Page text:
Chris PeBenito <pebenito@ieee.org> writes:

> On 1/11/21 6:52 PM, Topi Miettinen wrote:
>> On 11.1.2021 17.48, Russell Coker wrote:
>>> On Tuesday, 12 January 2021 2:23:47 AM AEDT Dominick Grift wrote:
>>>>> I'm looking to remove modules for dead programs, such as hal and
>>>>> consolekit. The question is how long to keep modules for dead
>>>>> programs?  I'm thinking something like 3-5 years.
>>>>
>>>> Agree
>>>
>>> I think we should drop them when the programs aren't in the latest DEVELOPMENT
>>> versions of Fedora, Debian, or any other distribution that supports SE Linux.
>> I think this could be automated. If no file contexts in a module
>> match any files in a list of all files of all packages of the
>> selected distros concatenated, the module is probably obsolete
>> (which could be also verified by looking at old releases) or it's
>> for 3rd party software (never found in earlier distro releases). I
>> tried to do this locally to disable unused modules, but it took way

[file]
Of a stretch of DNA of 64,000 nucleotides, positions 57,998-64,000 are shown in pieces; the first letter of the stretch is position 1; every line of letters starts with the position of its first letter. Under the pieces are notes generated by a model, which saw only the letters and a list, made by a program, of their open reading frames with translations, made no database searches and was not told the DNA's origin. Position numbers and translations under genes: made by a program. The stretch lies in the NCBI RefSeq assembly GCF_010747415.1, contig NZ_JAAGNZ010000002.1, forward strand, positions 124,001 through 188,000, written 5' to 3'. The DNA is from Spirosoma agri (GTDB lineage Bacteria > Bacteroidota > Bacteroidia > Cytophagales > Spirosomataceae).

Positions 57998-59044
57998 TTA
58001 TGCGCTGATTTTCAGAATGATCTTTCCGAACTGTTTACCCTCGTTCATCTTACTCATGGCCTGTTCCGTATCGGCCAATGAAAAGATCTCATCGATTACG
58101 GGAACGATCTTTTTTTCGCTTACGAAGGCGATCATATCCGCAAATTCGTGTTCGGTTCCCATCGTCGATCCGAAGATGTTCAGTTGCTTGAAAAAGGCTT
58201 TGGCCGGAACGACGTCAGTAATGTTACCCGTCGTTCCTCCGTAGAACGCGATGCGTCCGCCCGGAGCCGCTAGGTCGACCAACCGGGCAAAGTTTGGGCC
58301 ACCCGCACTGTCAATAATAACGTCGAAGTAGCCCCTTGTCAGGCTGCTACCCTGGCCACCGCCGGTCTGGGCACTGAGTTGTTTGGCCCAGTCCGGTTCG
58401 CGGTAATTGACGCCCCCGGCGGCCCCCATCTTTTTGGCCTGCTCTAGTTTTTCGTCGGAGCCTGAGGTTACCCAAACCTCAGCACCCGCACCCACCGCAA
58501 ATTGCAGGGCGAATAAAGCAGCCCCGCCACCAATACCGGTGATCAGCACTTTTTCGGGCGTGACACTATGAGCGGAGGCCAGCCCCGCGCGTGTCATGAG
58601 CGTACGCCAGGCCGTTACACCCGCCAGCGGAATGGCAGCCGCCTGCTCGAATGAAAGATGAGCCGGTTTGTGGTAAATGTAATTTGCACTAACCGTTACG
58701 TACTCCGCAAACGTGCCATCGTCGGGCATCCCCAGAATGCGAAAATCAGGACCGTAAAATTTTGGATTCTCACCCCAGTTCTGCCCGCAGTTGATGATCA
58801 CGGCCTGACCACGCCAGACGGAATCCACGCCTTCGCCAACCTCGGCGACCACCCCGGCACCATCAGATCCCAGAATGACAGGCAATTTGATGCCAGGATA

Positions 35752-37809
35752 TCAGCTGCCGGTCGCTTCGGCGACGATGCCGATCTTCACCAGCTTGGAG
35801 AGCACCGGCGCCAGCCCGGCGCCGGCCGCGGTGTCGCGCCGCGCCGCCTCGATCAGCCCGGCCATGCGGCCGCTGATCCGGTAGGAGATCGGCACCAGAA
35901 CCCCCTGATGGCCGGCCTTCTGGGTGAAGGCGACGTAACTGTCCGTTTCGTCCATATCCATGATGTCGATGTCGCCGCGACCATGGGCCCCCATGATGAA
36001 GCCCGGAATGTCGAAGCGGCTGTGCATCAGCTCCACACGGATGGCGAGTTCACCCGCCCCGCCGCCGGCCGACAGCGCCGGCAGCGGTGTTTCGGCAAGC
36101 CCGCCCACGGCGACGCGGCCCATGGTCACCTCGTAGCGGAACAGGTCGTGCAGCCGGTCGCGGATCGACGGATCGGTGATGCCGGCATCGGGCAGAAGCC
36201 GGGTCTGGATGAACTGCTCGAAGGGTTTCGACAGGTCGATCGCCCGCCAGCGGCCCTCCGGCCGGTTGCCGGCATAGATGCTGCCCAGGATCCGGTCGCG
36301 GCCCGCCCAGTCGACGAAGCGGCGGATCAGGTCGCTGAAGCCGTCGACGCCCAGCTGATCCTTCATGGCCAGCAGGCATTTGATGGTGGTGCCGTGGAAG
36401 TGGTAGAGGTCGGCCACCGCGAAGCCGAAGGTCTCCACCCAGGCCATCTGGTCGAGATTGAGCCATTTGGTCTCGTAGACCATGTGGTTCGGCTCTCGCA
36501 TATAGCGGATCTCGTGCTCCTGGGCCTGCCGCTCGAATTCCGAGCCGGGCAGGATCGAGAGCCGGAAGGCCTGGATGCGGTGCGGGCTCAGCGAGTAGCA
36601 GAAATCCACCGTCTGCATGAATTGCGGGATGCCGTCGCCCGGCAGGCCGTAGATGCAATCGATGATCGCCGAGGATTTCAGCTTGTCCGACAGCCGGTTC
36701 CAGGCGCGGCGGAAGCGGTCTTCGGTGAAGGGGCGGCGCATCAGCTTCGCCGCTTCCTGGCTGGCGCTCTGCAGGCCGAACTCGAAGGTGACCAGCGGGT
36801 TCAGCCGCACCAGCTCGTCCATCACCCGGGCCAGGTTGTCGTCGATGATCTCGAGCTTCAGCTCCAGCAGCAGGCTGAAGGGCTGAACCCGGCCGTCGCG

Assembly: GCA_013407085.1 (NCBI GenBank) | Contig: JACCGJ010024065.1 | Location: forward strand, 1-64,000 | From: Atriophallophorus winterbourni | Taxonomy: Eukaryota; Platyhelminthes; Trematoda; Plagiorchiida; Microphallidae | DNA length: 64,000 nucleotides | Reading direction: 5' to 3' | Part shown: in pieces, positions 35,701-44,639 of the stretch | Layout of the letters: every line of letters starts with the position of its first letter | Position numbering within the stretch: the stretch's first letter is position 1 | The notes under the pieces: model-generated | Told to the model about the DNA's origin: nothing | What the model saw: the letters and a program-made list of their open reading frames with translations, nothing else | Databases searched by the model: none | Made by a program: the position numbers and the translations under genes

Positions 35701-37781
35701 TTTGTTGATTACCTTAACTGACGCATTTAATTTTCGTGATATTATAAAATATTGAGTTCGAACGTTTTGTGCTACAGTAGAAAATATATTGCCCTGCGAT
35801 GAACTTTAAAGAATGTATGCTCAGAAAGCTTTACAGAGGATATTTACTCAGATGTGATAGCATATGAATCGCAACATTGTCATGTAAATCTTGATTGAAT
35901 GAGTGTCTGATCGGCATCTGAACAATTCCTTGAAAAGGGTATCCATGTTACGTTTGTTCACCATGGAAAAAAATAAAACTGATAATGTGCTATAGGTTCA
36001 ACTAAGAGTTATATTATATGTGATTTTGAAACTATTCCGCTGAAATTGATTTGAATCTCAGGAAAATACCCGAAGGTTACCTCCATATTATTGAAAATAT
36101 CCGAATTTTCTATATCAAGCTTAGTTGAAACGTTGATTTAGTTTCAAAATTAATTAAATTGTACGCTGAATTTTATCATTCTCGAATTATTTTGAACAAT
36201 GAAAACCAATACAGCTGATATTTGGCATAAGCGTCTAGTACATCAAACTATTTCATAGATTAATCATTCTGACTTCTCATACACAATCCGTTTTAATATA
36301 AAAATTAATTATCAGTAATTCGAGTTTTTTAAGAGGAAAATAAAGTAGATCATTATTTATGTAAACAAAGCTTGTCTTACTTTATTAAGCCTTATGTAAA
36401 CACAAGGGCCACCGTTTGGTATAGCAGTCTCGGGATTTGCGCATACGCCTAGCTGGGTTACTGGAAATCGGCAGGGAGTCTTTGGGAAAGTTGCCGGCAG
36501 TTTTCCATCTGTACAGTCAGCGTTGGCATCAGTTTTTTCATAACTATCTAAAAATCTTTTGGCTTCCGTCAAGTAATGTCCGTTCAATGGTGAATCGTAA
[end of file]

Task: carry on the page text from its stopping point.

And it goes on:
>> too long time with shell scripts. I suppose with a database or other
>> proper tools it would be trivial.
>
> This is a good idea, but may be a problem for the Gentoo guys.
>
> I'd probably simplify it to only looking at labels for executables,
> since a package's manifest might not hit all of the data files'
> entries.

Not sure if it is worth the trouble to automate this. The list of candidates I came up with
were also verified by just using `dnf whatprovides /usr/bin/app` to see
if it returns. Most modules though are still relevant and it's is pretty
obvious that they are still relevant. So I would argue that spending
half an hour perusing the refpolicy and looking for candidates, then
verifying is enough to atleast identify the most obvious candidates for
removal.